Embodiments of the microstructure of the shaped-charge liner 40 are illustrated in FIGS. 3-4. The shaped-charge liner 40 is a composite material of a plurality of pieces 48 of a solid reinforcement in a matrix 50 of a solid matrix metal. (Three terms are used herein to describe the amorphous metal at various stages of its fabrication and service in the shaped-charge projectile. The “molten” amorphous metal refers to the readily flowable amorphous metal prior to its mixing with the reinforcement and also after mixing with the reinforcement but prior to solidification. In this “molten” state, the amorphous metal has a viscosity of less than about 1012 poise. The “solid” amorphous metal refers to the amorphous metal of the composite material after solidification, as used to form the freestanding shaped-charge liner 40, and also after detonation of the explosive charge but prior to the heating of the amorphous metal to a readily flowable state. In this “solid” state, the amorphous metal has a viscosity of equal to or greater than about 1012 poise. The “liquid” amorphous metal refers to the amorphous metal after the explosive has been detonated and the amorphous metal has heated to a temperature such that it is readily flowable. In this “liquid” state, the amorphous metal has a viscosity of less than about 1012 poise.)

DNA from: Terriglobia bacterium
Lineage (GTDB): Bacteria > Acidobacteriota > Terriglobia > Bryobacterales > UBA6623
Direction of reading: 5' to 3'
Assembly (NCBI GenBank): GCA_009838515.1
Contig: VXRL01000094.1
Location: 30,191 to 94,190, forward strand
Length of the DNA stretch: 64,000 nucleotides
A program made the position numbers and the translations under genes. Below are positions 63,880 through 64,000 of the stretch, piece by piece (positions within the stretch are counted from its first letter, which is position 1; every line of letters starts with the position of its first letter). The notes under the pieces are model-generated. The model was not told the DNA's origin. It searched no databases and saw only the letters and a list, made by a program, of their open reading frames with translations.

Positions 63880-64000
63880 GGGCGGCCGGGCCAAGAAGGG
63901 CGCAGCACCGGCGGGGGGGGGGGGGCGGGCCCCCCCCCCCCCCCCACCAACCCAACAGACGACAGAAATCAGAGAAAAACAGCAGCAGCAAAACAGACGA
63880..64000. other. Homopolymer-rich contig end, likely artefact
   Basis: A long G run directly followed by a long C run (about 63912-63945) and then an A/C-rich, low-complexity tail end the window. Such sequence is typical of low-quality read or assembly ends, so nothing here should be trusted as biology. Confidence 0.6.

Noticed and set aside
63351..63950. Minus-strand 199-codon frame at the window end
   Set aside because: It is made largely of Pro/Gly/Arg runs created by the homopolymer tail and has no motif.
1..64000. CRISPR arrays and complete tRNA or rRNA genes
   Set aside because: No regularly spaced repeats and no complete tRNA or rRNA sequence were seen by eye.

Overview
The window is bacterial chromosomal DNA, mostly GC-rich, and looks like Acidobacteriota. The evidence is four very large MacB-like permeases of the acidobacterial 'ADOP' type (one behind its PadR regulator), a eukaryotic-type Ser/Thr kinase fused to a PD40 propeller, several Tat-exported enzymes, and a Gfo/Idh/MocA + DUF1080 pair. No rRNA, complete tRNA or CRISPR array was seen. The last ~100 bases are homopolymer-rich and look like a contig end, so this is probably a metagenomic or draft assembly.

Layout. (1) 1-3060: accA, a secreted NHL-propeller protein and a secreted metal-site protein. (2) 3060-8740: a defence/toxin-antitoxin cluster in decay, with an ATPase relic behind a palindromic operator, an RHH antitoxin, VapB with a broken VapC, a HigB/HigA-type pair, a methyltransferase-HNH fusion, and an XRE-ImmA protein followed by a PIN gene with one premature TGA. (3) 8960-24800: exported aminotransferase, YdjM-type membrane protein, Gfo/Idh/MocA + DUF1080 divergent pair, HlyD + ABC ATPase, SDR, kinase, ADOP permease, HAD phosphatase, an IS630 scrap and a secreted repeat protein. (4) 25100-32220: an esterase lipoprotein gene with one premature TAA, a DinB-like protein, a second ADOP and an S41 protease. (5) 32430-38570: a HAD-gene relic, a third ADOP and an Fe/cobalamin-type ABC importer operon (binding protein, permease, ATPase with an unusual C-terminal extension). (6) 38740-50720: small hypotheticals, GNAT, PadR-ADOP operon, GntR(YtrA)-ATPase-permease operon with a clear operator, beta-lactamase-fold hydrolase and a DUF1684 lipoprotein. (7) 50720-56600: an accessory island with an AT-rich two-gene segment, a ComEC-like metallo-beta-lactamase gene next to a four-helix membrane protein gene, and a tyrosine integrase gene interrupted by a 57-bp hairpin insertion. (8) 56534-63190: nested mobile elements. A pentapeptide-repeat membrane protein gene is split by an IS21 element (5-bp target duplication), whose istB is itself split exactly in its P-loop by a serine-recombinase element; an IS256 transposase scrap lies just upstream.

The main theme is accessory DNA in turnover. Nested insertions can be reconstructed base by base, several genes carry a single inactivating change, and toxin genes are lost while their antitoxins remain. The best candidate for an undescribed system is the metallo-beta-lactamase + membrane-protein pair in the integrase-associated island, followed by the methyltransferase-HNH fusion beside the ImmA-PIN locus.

The pieces 48 are either substantially equiaxed particles 48 a (FIG. 3) or elongated fibers 48 b (FIG. 4). The substantially equiaxed particles 48 a are characterized by three orthogonal dimensions, wherein the ratio of the longest dimension to the shortest dimension (termed the aspect ratio) is no greater than about 2:1. The fibers 48 b are characterized by three orthogonal dimensions, two of which are about the same. The longest dimension is much larger than the other two approximately equal dimensions, and the ratio of the longest dimension to the shortest dimension is greater than about 2:1, and preferably greater than about 10:1. Examples of fibers 48 b include, but are not limited to, rods, wires, and whiskers. The reinforcement that comprises the pieces 48 is preferably a heavy metal selected from the group consisting of tungsten, niobium, tantalum, uranium, molybdenum, and copper, as well as alloys of each of these metals with other metals. The pieces 48 may be wholly substantially equiaxed particles 48 a, wholly elongated fibers 48 b, or a mixture of substantially equiaxed particles 48 a and elongated fibers 48 b. The pieces 48 of the reinforcement comprise from about 10 to about 95 percent by volume of the shaped-charge liner 40, and the balance is the matrix metal 50.